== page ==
One of six Áras Attracta care workers pleads guilty to assault
One of six HSE employees who featured in undercover video footage shot for RTÉ's 'Prime Time' is pleading guilty to three charges of assault on elderly residents at the Áras Attracta care home.
The full facts of the assaults committed by Joan Gill (62), Dublin Road, Swinford, Co Mayo, will be outlined to Judge Mary Devins at a sitting of the District Court in the New Year.
Ms Gill will then be sentenced.
Five other care staff at the HSE-run facility in Swinford - Pat McLoughlin, Lalibella, Mayfield, Claremorris; Anna Ywunong Bostimbo, Lowpark Avenue, Charlestown; Kathleen King, Knockshanbally, Straide, Foxford, Co. Mayo; Christine Delaney, Lissatava, Hollymount, Co Mayo; and Joan Walsh, Carrowilkeen, Curry, Co Sligo - are all pleading not guilty to a single charge of assault.
They will be tried at a special district court sitting, in the Castlebar court complex, on January 4, 5, 6, 7 and 8 next.
Extensive video evidence will be shown at the trials of the five accused who are pleading not guilty.
Some 190 hours of video footage was filmed covertly last November in Bungalow 3 of the Áras Attracta complex in Swinford, Co Mayo.
Shocking scenes captured on the video were shown weeks later on RTÉ's 'Prime Time'.
Last month, Judge Devins, at a special hearing, ruled that the footage shot by an undercover reporter at Bungalow 3 of the Áras complex will be admissible in the cases.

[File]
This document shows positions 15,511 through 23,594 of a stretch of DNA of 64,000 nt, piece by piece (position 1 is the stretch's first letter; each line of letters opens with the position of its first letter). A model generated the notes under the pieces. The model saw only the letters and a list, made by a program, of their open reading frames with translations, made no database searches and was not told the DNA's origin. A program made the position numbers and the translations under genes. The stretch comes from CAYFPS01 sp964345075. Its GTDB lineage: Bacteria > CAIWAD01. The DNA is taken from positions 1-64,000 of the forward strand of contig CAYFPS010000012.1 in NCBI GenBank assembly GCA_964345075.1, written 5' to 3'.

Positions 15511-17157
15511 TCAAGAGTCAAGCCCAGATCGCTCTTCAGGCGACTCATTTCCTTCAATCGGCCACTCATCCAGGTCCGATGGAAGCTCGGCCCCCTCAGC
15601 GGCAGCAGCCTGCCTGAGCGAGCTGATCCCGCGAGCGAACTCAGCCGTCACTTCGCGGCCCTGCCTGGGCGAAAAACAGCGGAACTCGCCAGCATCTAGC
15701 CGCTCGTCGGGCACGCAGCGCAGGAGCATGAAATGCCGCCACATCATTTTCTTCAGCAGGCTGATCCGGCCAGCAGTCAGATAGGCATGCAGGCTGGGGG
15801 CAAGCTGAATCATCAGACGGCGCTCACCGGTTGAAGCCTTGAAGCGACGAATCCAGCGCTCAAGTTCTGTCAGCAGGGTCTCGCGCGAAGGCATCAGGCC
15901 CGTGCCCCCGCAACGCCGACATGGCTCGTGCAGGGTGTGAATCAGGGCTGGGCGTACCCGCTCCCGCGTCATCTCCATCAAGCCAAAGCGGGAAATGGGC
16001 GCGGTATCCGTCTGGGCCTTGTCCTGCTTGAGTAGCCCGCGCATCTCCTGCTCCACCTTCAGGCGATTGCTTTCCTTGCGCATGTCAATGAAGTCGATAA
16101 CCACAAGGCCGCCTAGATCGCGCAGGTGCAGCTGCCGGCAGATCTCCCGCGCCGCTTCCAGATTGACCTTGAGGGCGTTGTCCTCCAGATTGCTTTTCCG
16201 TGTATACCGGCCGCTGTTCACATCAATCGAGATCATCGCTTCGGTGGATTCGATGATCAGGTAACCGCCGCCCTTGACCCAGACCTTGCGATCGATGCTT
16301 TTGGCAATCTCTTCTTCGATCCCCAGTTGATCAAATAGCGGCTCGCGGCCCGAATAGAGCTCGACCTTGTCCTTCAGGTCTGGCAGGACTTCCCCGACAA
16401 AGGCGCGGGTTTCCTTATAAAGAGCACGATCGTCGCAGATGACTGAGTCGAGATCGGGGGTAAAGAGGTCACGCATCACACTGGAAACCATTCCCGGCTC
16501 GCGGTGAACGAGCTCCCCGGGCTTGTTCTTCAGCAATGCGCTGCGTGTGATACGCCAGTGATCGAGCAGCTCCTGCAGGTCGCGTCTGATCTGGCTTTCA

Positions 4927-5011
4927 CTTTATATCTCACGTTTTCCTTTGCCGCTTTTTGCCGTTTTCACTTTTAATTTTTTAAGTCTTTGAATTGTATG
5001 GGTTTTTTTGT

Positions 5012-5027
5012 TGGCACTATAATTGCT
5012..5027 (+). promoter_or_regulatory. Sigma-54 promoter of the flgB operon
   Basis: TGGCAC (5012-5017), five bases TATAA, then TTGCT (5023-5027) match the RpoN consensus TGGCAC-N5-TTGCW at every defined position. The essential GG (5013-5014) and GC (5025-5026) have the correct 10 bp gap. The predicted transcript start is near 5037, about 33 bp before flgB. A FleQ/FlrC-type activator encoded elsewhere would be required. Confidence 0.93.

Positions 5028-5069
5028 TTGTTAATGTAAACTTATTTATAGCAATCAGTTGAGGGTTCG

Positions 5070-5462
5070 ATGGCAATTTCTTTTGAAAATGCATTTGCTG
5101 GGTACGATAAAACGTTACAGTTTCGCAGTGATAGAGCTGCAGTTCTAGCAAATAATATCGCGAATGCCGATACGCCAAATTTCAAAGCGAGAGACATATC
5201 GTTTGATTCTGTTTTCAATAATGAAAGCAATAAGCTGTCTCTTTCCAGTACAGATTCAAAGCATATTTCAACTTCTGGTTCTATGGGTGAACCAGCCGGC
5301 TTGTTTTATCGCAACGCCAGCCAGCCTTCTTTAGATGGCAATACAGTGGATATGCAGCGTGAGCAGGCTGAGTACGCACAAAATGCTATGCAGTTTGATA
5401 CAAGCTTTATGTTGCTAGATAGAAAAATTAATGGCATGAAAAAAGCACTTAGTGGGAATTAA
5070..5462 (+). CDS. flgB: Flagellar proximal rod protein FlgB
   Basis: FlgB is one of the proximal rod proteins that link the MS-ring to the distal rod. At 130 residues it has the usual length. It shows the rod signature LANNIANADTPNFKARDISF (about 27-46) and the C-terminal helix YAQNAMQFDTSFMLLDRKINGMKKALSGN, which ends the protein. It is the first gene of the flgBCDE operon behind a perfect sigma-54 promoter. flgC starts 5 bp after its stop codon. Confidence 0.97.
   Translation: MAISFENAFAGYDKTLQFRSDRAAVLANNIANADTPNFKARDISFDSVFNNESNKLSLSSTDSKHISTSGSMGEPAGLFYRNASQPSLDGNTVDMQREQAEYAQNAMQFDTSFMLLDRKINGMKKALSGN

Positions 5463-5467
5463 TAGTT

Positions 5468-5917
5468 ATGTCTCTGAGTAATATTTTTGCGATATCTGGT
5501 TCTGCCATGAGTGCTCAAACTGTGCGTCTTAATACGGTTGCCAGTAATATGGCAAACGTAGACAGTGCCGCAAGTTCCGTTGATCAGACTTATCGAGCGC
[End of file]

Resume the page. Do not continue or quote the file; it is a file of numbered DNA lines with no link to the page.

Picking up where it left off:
Yesterday at Swinford District Court, sitting in Ballina, Brendan McDonagh, counsel for Joan Gill, indicated to Judge Devins that she would be pleading guilty to three of the assault charges on a full facts basis.
Mr McDonagh said an agreement had been reached with the State on two further assault charges which Ms Gill was facing.
The court was told that two of the five who are pleading not guilty will be seeking further disclosure of state evidence before their trials are held.
Ms Gill's case will come up for mention before Judge Devins on January 7. She will be sentenced at a later date.
One of the reasons why Castlebar courthouse has been selected for the trials is that it is equipped with modern facilities for viewing CCTV footage.
The State is mostly relying on this filmed material in its cases against the five defendants.
Last month, Judge Devins took extensive submissions from the State and the defence teams on the admissibility issue. She later ruled that the video footage was admissible.
She said the encroachment of the individual rights of the accused by the hidden camera was not unreasonable in the circumstances. Neither was the encroachment on the privacy of the residents, in what was their home, unreasonable.
Judge Devins said: "The disability of the residents were such that they were completely dependent on their carers... They had no voice except through their carers".
She noted that it had been indicated to her that the video evidence obtained by RTÉ was the "foundation" of the prosecution case.
"It (video evidence) will be subject to commensurate, rigorous, forensic examination no doubt by the defence and certainly by the judge in the course of the trial", she added.